Free-look period in an insurance policy

Free-look gives you a second chance to review your policy and return it if you feel you misunderstood or were missold the plan

A good merchant gives you some time to review your purchases and exchange them if you are dissatisfied. Your bill, other than costs, also mentions the terms and conditions and the time period during which you can bring the goods back for an exchange. A similar practice is prevalent in the insurance industry as well, but here it’s a mandatory condition that insurers have to follow. By law, they are required to give you a window, or what’s also called the free-look period, to review your policy and if you are dissatisfied, return it and get your money back. Free-look is an important feature as it gives you a second chance to review your policy and understand what you have bought and also return it if you feel you misunderstood or were mis-sold the plan. Here is more on free-look period in life and health insurance policies.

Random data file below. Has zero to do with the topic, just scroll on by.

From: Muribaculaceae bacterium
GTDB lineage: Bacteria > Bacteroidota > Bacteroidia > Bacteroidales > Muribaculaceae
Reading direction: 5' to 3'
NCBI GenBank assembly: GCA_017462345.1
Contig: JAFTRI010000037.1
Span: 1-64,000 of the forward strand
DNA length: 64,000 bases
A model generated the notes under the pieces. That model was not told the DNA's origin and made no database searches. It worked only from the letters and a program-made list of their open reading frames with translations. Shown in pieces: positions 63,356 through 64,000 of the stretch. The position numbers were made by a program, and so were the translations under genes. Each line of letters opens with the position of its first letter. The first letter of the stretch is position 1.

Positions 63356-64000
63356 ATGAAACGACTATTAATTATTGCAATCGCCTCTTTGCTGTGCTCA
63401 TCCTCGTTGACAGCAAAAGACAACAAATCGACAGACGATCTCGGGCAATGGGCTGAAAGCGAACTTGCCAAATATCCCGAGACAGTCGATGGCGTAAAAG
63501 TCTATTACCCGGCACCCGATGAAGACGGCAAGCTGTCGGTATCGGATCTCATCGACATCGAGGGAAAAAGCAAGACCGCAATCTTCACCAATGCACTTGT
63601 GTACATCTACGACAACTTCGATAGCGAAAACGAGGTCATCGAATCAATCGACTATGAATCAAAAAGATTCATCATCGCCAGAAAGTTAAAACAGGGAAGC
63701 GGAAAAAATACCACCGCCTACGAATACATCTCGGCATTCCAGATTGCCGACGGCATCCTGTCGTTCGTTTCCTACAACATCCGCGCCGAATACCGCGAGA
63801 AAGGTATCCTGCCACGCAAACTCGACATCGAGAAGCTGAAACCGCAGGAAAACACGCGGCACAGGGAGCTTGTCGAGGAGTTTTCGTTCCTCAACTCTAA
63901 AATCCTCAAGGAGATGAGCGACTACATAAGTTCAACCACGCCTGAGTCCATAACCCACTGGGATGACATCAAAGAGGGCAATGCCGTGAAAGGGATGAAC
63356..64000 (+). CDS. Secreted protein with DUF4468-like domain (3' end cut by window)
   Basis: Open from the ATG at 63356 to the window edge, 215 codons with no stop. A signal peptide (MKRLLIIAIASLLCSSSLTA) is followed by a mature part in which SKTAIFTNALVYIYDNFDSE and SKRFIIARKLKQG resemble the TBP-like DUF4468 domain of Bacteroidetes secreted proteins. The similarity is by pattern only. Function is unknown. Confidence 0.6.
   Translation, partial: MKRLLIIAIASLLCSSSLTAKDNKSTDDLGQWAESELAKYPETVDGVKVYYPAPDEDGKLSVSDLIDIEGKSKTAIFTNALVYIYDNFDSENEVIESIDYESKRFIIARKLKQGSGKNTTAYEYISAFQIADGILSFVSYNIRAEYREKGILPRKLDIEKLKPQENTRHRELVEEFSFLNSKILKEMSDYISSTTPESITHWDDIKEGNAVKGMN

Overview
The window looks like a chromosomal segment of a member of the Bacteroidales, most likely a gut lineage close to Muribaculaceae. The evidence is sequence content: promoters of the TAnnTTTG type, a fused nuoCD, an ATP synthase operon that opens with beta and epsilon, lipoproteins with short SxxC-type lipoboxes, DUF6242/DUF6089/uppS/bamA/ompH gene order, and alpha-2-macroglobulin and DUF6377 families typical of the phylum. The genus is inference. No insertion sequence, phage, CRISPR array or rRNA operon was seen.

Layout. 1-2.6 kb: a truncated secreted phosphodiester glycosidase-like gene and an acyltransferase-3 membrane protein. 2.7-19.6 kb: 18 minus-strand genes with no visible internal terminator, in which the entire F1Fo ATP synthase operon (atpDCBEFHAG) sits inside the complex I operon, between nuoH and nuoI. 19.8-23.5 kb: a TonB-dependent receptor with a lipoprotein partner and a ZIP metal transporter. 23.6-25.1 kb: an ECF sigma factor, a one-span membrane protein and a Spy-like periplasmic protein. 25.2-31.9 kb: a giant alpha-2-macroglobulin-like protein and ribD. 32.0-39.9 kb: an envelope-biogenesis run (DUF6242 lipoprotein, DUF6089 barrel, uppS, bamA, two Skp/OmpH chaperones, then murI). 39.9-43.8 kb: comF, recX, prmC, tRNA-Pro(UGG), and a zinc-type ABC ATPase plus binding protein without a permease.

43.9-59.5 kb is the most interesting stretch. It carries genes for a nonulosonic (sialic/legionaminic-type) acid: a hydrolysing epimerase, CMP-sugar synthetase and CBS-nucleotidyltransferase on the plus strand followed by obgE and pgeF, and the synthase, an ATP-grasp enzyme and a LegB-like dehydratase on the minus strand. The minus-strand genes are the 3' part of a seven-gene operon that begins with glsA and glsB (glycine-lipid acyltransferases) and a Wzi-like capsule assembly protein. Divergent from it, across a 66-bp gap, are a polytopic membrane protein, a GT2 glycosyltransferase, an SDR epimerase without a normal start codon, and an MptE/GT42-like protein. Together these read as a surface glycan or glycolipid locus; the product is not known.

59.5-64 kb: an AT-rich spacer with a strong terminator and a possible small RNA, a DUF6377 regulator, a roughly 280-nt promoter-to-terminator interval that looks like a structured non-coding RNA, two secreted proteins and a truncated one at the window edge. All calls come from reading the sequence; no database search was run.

In Life Insurance
The process of buying a life insurance policy starts with filling up the proposal form. The form tells the insurer all that it wants to know about you in order to insure you. You would also need to submit additional documents such as proof of income and other know-your-customer (KYC) details. Often, at this stage, you also pay the first-year premium for the policy. After this, depending on factors such as the product you have chosen, your age and the sum assured, the insurer may ask you to undergo medical tests. These tests are paid for by the insurer. Once the insurer agrees to insure you, it will dispatch the policy documents. The free-look period kicks in from the time you receive the policy document. The insurer has to give you a window of 15 days to review the policy documents. If you are not happy, you can return these. The insurer will then ensure that you are within the 15-days window and then subsequently deduct costs for insurance cover for that time, stamp duty charges for issuing a policy bond and costs of medical check-ups, if any, and reimburse the difference.

In Health Insurance